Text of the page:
Skater of the Month: Officials Edition
Ref FurryFeatured Referee
Q. When and how did you become involved with roller derby and the Chicago Outfit? A. I joined in the pre-season of 2011. One of the NSOs for the Outfit, Anachronism, suggested it as an activity that I might enjoy.I had free time and enjoyed working out and meeting new people so I decided to give it a try, and haven’t left.
It wasn’t until over a year later that I found out the real reason why she suggested joining the Outfit. The real reason was that she was sick of coming over for game night with my roommates and listening only to tech jargon. Truth be told, we talk about more than computers and code over at my apartment now. We now have 3 people: 2 Refs and an NSO.
Q. What is the biggest challenge of being an official for roller derby? A. Being sure of myself was the hardest thing for me. With a lot of nuance in the rules and lots of action in the sport, it is hard to make the call when you are still getting used to it. You have to look at so much action that it makes it imperative to train yourself to learn to focus and refocus quickly so you can see what is actually happening. For a while, every time that I felt confident making a call, someone else (The Shoveler *cough cough*) would beat me to it. It was very intimidating and it took a long time to get over it.
Q. How do you think the rule change will affect the game / strategy? A. I think the game will be more fan-friendly when penalties are more obvious; with them all being major or nothing. You won’t get the confused, delayed 4th penalties any more, or other oddities that were a remnant of the minors in derby. As far as strategy, it’s hard to say. I imagine that you will see harder hits and more aggressive play with players not having to worry about picking up minors.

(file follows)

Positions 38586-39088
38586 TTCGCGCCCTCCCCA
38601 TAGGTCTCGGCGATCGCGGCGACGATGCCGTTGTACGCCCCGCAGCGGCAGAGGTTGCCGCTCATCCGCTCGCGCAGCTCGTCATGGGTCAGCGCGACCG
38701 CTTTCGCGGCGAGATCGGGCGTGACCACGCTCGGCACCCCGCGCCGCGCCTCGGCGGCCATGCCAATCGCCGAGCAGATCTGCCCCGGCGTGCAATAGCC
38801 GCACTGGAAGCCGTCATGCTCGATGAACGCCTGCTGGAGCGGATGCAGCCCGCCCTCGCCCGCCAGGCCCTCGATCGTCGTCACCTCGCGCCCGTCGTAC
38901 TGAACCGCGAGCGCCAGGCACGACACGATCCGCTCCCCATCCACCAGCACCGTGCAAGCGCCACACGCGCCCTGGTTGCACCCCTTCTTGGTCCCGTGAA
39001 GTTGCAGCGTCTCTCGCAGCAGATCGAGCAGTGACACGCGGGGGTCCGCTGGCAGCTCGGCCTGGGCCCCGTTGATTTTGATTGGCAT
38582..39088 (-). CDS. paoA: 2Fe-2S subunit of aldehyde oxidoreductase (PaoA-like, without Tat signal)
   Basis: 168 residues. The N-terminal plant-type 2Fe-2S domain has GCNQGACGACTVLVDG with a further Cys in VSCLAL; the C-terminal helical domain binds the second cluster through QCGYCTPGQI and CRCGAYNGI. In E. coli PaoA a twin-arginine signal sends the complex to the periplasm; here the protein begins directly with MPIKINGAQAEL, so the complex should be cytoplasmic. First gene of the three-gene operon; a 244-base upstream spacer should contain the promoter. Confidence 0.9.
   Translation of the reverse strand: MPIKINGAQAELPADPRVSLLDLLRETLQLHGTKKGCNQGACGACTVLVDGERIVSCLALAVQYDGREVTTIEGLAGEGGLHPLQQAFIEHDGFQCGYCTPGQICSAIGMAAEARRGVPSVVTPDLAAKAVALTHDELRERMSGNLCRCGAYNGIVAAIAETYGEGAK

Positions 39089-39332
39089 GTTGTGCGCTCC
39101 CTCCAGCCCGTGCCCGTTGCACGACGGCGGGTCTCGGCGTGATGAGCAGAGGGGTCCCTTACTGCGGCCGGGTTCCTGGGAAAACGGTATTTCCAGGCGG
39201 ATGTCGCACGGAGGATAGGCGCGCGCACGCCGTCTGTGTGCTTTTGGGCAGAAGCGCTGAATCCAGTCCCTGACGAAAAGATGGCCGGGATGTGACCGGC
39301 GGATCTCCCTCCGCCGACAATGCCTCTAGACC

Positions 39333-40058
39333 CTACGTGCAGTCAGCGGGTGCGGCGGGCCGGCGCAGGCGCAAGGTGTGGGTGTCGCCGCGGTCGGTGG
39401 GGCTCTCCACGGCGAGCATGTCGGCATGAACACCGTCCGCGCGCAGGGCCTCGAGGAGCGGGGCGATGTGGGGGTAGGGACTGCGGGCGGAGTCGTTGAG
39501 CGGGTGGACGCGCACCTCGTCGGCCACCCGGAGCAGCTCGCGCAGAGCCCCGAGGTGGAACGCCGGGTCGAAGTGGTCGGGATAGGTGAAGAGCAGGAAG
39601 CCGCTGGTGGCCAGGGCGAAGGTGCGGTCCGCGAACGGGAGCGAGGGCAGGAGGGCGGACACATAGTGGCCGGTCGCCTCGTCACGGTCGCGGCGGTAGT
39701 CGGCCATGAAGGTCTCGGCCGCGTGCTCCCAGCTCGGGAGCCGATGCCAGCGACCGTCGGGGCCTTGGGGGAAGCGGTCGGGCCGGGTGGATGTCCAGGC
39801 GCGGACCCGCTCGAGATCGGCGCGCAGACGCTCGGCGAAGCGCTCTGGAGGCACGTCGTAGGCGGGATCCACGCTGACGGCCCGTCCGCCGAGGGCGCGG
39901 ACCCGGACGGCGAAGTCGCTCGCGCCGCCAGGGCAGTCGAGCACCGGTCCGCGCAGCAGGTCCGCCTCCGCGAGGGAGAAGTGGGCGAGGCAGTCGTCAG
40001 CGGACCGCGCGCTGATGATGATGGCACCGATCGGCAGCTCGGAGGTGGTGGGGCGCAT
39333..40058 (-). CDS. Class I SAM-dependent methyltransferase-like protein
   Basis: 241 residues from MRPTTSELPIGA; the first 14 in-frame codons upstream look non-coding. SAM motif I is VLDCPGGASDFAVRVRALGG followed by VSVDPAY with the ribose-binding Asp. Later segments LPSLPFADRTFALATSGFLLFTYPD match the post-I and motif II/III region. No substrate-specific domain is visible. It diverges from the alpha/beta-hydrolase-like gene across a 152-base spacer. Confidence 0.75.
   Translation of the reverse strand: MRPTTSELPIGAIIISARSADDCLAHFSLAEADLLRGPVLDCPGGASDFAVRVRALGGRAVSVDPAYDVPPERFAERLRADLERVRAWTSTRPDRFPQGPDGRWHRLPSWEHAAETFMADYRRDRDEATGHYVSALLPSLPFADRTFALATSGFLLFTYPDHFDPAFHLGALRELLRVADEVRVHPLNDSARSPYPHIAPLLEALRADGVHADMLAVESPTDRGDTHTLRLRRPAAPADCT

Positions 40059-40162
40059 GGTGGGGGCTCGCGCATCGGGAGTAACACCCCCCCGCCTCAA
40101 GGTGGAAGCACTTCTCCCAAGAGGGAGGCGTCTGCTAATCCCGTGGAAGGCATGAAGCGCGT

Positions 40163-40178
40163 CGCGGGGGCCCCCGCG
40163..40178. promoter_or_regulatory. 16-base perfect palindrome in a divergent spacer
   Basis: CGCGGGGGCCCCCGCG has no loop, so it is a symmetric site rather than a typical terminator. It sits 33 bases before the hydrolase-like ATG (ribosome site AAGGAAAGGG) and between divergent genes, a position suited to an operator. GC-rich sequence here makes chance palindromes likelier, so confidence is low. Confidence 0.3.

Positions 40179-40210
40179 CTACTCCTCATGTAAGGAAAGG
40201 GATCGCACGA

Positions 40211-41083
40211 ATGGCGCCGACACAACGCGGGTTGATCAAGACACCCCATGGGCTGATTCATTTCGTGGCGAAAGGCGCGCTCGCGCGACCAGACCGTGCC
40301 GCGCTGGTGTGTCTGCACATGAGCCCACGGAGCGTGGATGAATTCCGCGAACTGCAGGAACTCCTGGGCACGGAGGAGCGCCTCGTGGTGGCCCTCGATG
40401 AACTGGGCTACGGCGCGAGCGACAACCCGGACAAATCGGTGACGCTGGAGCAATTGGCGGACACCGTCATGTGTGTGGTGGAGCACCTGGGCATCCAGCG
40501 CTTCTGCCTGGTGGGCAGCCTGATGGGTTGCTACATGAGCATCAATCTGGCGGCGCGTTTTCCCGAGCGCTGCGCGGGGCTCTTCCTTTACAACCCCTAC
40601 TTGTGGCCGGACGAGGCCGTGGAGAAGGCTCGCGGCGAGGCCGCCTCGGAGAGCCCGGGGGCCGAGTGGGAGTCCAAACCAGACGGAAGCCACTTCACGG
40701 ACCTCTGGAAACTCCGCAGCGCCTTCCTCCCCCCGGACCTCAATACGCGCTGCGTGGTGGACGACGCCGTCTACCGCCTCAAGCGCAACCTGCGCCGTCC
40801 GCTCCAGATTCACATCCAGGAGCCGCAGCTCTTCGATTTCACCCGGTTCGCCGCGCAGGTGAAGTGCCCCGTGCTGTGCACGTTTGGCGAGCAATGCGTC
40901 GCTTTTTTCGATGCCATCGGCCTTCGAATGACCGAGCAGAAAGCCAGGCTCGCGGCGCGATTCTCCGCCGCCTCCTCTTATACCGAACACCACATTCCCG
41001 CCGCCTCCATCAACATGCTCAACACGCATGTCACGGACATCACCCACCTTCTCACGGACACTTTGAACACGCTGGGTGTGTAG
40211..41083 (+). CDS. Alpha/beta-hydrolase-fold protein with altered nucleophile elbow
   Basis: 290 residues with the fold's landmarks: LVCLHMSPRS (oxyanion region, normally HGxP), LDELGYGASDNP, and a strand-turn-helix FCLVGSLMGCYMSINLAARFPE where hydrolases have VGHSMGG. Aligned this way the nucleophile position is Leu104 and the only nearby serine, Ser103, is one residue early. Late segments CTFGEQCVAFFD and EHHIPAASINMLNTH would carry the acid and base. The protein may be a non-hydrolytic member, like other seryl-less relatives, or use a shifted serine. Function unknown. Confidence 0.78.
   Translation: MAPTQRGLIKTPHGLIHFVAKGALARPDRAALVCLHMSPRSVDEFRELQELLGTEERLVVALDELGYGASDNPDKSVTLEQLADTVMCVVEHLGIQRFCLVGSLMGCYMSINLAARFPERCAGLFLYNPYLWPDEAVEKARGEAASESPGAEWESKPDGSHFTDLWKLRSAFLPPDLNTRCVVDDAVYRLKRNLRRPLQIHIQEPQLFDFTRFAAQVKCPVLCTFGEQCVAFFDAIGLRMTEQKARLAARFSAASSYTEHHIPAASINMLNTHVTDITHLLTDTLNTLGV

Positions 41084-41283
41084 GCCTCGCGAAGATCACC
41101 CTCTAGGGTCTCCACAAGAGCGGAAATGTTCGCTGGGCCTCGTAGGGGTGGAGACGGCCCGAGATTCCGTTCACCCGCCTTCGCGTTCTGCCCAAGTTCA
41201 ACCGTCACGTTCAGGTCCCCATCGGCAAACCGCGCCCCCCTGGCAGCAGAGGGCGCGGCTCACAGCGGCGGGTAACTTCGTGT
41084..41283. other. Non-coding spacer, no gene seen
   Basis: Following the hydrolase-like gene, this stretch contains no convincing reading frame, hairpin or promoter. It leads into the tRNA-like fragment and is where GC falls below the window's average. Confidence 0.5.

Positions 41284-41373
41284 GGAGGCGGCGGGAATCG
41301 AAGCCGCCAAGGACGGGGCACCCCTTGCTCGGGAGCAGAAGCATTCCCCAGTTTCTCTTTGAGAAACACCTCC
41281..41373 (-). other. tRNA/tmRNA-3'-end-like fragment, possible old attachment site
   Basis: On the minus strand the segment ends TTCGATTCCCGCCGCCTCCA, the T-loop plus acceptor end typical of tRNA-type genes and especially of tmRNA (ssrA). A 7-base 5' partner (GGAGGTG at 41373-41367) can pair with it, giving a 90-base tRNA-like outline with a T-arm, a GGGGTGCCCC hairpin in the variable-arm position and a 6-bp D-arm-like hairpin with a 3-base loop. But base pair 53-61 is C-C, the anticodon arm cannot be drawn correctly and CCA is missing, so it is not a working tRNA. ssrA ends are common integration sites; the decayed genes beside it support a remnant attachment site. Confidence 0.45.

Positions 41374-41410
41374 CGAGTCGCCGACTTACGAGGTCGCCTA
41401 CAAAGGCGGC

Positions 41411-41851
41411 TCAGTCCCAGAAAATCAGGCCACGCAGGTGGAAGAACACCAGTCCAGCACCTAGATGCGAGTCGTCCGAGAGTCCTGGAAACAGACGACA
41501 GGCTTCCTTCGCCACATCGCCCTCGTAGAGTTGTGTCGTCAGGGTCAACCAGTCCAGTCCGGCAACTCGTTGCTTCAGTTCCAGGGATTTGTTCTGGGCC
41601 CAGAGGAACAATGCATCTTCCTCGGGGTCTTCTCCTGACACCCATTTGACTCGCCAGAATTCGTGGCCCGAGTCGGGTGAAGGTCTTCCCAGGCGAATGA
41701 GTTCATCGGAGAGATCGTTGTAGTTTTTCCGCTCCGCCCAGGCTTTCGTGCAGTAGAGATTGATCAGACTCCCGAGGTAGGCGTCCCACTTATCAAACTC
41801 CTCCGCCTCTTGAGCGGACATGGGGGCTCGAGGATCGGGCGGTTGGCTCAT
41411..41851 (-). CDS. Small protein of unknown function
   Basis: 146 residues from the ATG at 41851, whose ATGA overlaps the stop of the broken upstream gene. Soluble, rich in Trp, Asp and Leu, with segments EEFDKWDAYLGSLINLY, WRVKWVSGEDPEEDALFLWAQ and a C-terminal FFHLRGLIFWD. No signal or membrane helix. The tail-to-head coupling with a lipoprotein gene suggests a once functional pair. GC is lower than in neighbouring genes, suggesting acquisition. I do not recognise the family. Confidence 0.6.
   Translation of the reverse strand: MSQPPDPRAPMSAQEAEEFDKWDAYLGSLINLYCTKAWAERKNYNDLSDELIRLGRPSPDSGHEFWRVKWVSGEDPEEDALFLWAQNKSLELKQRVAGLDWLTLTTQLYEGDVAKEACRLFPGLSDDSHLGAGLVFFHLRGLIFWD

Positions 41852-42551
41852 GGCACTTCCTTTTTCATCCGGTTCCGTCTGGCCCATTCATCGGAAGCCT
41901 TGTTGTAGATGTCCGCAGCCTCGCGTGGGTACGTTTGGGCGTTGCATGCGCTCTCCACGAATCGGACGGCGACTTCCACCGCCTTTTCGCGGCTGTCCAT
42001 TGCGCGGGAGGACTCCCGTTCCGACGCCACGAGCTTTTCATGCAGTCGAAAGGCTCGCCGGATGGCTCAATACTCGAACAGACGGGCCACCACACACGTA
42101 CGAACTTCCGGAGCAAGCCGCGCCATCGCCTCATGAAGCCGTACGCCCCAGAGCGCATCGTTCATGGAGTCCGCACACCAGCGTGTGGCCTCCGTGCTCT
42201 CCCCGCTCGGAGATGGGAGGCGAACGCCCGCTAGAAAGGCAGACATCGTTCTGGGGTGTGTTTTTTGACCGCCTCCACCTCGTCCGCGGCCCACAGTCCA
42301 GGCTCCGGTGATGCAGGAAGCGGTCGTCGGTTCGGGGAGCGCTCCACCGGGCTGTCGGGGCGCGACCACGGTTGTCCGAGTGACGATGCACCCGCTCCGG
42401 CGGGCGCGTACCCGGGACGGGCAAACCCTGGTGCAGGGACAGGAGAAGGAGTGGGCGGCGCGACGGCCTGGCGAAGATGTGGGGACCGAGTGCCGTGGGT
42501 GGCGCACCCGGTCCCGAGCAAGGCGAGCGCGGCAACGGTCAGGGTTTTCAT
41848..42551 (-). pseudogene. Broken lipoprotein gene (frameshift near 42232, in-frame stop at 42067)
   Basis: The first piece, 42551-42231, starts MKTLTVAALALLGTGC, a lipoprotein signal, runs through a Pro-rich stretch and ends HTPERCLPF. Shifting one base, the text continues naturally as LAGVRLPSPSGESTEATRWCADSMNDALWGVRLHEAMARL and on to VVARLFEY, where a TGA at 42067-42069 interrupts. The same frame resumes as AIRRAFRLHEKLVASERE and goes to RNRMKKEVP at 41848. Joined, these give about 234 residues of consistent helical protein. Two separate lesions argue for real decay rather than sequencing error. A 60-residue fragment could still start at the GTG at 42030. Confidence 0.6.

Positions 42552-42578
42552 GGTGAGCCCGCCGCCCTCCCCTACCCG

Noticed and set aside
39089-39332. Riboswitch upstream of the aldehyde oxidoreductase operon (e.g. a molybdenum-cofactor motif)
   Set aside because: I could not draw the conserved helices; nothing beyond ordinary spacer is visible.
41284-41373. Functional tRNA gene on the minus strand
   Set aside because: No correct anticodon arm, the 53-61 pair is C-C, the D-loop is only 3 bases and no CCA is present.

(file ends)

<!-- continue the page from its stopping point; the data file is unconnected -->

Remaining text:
Q. What is your most embarrassing moment as an official? A. During the warm-up of my first bout, I was skating around the outside getting used to the Masonite flooring that we use. The Outfit was warming up on the inside and doing light hitting and falling drills. When I came out of turn four, Heleanor Throosevelt fell in front of me and fell large. I couldn’t stop fast enough or get around her safely so I just jumped sideways to avoid hitting her. I took out all 6 chairs in the penalty box in a glorious crash, as my back acted as a wrecking ball upon them.
Q. Best moment as an official? A. I don’t know if I really have a ‘best moment’ as an official. Anything that I do well is just what I’m supposed to do and have been trained to do by my league. If anything, my best moment is not a singular point in time, but the overall experience. Derby has become a sanctuary, of sorts, for me. It helps build my confidence in myself and has helped me with dealing with all sorts of people. It helps relax me and gives me something to look forward to every week. I’ve also met some really awesome people that I’m proud to associate with.